University

02/17/2011

Where you excercise can be as important as how much

Outdoor exercising It’s tough for gym rats to get exercise outside right now, with most of the country buried in snow and ice.  But make no mistake:  getting non-industrialized in your lungs air can increase mental well-being. 

A collaboration of researchers supported by two health research organizations reviewed the outcomes from research trials and outdoor exercise initiatives. Data from 833 adults who participated in these studies indicate that exercising outdoors;

  • Improved mental well being
  • Was revitalizing and energizing
  • And increased positive engagement 

all the while decreasing

  • tension
  • confusion
  • anger
  • depression

Earlier research published in the journal Environmental Science & Technology found that even spending a brief amount of time outdoors will have a positive effect on mental health. That brief amount of time is actually just five minutes. Five minutes outside of a cubicle will probably have a positive effect on anyone.

Researchers Jules Pretty and Jo Barton came up with this number after analyzing 10 previous U.K. studies that included outcomes from 1,252 individuals from diverse age groups, genders and mental health status. They looked at a couple of outdoor activities such as walking, boating, horse-riding, gardening, cycling, fishing and even farming. Youth and those who were diagnosed with a mental illness benefitted the most from being outdoors. But of course everyone got some relief from heading out to the reconnect with nature, especially where there was some greenery and hopefully a nice water feature.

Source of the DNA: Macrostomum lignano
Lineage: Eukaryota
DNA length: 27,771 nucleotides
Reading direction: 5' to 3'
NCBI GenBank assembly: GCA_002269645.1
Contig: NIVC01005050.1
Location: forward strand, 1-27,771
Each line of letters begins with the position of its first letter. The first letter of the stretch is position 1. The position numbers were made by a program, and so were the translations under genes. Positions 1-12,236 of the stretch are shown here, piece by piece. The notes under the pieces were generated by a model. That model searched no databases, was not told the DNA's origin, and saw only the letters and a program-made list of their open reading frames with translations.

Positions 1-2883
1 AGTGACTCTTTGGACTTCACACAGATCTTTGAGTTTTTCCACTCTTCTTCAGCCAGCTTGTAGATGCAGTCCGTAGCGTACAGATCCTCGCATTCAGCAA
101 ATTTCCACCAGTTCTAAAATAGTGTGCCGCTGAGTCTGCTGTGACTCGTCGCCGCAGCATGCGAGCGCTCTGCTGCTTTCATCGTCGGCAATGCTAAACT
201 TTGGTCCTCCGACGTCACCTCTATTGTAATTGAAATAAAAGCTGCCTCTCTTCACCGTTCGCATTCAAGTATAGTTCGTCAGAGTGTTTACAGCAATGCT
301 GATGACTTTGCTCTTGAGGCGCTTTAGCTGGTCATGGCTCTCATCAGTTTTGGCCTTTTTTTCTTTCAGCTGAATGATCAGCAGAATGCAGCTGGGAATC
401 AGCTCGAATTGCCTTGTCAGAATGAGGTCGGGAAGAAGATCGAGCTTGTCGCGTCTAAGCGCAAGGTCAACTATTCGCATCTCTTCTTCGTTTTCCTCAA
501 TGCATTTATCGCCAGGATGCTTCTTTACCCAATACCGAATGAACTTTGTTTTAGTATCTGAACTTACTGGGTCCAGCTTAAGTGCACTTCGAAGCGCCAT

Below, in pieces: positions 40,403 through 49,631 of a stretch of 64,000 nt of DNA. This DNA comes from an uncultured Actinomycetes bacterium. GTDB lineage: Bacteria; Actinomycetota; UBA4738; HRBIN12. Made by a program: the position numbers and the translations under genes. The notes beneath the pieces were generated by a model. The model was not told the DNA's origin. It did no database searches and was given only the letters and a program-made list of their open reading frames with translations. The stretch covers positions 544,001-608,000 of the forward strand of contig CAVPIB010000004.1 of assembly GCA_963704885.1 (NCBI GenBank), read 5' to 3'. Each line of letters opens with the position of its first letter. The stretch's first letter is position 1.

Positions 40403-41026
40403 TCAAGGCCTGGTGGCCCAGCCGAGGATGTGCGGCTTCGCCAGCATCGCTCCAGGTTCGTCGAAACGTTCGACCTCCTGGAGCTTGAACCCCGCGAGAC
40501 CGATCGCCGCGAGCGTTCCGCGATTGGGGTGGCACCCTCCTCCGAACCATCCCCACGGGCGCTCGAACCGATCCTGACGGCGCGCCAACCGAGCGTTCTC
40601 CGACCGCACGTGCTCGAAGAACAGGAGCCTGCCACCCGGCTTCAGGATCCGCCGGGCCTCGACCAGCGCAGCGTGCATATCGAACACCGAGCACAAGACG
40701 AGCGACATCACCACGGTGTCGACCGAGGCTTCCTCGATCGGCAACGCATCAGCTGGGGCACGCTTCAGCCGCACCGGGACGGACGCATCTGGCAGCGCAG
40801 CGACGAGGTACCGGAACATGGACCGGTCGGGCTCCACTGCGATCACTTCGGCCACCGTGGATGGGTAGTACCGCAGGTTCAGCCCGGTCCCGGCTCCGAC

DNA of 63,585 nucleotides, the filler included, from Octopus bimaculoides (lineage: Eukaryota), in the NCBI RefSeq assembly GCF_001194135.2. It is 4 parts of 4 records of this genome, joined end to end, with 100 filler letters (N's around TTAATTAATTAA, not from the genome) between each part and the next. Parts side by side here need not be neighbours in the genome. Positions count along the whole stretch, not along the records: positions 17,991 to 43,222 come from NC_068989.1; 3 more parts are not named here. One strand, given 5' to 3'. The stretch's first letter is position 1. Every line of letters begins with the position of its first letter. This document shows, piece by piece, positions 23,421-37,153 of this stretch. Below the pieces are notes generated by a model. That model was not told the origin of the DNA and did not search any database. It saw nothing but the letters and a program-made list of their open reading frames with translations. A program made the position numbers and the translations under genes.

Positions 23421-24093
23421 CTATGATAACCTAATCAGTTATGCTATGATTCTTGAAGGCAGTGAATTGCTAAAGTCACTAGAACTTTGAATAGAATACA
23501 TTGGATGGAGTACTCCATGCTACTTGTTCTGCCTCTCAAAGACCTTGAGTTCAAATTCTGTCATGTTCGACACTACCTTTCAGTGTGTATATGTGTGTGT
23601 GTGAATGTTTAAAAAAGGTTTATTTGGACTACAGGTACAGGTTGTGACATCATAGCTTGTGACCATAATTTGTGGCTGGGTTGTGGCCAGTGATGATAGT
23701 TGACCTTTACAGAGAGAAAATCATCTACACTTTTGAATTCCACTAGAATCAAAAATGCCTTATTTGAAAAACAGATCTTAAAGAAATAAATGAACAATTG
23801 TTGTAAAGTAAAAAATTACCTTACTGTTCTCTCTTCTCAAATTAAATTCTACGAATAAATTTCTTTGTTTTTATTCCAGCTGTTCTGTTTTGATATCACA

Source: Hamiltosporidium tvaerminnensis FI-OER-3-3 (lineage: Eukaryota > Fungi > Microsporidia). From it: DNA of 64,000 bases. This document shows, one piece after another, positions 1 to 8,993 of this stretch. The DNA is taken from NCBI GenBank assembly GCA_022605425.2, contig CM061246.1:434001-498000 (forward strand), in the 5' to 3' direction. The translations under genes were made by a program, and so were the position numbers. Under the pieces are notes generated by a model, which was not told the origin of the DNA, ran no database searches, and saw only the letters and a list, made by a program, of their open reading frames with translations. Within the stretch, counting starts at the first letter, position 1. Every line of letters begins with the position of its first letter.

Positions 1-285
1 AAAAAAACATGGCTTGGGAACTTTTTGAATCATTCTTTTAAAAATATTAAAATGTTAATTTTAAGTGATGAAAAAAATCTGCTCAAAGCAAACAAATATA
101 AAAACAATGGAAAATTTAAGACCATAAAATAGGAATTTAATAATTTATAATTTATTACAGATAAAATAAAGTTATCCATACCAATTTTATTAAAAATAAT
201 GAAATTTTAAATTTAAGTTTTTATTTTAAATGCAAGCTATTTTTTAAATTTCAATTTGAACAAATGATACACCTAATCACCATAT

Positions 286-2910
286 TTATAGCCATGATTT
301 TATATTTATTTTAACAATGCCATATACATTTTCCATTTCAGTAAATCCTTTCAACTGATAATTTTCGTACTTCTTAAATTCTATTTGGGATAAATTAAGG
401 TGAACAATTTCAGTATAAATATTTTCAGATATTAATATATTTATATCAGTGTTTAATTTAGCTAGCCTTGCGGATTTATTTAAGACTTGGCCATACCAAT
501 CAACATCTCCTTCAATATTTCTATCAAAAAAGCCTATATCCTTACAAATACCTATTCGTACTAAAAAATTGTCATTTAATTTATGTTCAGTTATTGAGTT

Looking at the two research reviews, it may not come as a great surprise that being outdoors can help people who are experiencing anxiety and/or depression. Jasper Smits and Michael Otto, reviewed population based, clinical and metanalytic studies of using exercise as an intervention for treating anxiety and depression.

Smits and Otto suggest “Exercise can fill the gap for people who can’t receive traditional therapies because of cost or lack of access, or who don’t want to because of the perceived social stigma associated with these treatments.” They’re proposing that exercise can become a primary and supplemental treatment for anxiety and depression.

A review published in the Cochrane Library looked at research regarding exercise for those who are diagnosed with schizophrenia. They supported the current guidelines about encouraging exercise for clients but like all the other researches listed in this blog they encourage further research that will help to determine just how and how well exercise benefits the mental well being of people.

There is an arm of psychology that is currently working hard to bring the much needed research results to the field of psychology; ecopsychology. Ecopsychology is the study of how human beings are connected to the natural world. Ecotherapy is a therapeutic or healing application of ecopsychology, where people are guided through a process of reconnection with nature that is facilitated by therapist or other practitioner. Reconnecting or strengthening that bond between self and nature is meant to be healing and put the individual back into their true selves.

This isn’t so much about working out 3-5 times a week to get those six pack abs, it’s about reconnecting with the world around us in a way that is nurturing and helps us to see ourselves as part of greater living whole. This may not be the next magic pill, but it could be seen as the next step in a personal path of overall transformation gained by walking, hiking, or biking one’s way to balance and well being.

 -- Makenna Berry

Photo by www.localfitness.com.au

Posted at 06:54 AM in

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